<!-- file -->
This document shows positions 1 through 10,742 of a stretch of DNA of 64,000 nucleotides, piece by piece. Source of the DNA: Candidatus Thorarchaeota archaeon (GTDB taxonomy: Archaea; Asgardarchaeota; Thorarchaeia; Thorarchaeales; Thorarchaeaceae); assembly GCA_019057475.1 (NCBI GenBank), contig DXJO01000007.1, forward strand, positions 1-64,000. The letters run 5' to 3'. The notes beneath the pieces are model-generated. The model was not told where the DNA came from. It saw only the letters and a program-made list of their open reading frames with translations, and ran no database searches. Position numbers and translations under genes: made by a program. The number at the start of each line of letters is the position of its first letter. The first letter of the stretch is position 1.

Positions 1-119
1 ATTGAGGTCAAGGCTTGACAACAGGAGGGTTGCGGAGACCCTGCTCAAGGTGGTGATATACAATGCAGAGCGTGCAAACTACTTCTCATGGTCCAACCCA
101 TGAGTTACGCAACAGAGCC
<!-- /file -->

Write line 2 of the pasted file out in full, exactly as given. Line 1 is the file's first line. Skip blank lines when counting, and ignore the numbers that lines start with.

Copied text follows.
Positions 1-119